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Five Steps To Calculating 2015 TFSA Contribution Room

Five Steps To Calculating 2015 TFSA Contribution Room - www.aliko-aapayrollservices.com/blog

Five Steps To Calculating 2015 TFSA Contribution Room



A new version of form RC343 has been released by the CRA to calculate TFSA contribution room for 2015, taking into account the new 2015 contribution limit of $10,000.
 
The new form is available here.  Here’s how the calculations work:
1. Start with your TFSA contribution room as of January 1, 2014
2. Subtract any TFSA contributions made in 2014
3. Add any TFSA withdrawals made in 2014
4. Add $10,000 (your new  TFSA contribution limit for 2015)
5. If you’ve already made TFSA contributions for 2015, subtract those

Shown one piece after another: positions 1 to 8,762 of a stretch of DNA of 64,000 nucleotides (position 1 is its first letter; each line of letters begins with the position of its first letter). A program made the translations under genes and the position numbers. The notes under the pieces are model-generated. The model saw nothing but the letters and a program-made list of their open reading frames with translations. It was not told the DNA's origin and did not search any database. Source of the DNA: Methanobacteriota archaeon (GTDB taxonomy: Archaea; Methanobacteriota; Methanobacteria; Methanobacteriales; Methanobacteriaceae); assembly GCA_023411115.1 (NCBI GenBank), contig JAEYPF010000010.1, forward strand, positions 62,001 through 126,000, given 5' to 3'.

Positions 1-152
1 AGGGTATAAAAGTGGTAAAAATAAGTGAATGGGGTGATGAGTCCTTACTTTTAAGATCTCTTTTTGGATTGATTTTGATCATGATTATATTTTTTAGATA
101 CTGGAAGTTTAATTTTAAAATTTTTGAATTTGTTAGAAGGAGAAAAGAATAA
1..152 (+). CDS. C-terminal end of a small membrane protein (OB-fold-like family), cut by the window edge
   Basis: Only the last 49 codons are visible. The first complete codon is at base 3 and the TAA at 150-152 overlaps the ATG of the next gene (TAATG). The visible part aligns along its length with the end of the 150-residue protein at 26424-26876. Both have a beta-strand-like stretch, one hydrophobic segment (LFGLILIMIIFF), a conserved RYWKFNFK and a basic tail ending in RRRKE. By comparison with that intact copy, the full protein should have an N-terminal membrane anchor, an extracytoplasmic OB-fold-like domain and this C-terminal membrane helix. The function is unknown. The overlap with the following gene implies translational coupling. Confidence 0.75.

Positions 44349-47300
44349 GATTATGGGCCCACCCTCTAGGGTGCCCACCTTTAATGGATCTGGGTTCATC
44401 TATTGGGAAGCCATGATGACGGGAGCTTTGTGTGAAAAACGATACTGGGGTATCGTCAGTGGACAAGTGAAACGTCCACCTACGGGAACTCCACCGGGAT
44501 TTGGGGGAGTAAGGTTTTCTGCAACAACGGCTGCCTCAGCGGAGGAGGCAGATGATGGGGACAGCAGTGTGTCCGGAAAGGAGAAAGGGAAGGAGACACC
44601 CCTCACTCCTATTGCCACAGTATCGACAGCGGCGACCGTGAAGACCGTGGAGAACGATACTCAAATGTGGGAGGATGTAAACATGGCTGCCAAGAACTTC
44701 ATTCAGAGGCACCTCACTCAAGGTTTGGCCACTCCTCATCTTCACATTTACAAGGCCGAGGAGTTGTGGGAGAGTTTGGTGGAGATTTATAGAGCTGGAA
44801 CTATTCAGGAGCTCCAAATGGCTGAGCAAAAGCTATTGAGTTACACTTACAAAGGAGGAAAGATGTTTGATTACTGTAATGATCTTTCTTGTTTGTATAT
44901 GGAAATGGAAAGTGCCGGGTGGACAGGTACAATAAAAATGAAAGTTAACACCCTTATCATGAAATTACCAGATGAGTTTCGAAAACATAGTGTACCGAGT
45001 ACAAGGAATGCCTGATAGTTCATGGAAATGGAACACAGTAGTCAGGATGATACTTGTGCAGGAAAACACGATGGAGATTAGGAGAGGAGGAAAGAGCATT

Here’s an example:
Joni had  TFSA contribution room of $12,000 as of January 1, 2014, including the $5,500 of new contribution room for 2014. She made a $10,000 TFSA contribution in 2014 and withdrew $15,000 that same year. She has not made any contributions in 2015 yet.  Following the steps outlined above, her 2015 TFSA contribution room is:
1. $12,000
2. - $10,000
3. + $15,000
4. + $10,000
5. - $0
Total: $27,000
 
Beware of TFSA Traps:  The biggest trap, other than holding non-registered investments outside a TFSA when there is contribution room available, is recontributing to the TFSA in the same year as the withdrawal is made. Withdrawals do increase TFSA contribution room, but not until the beginning of the following year.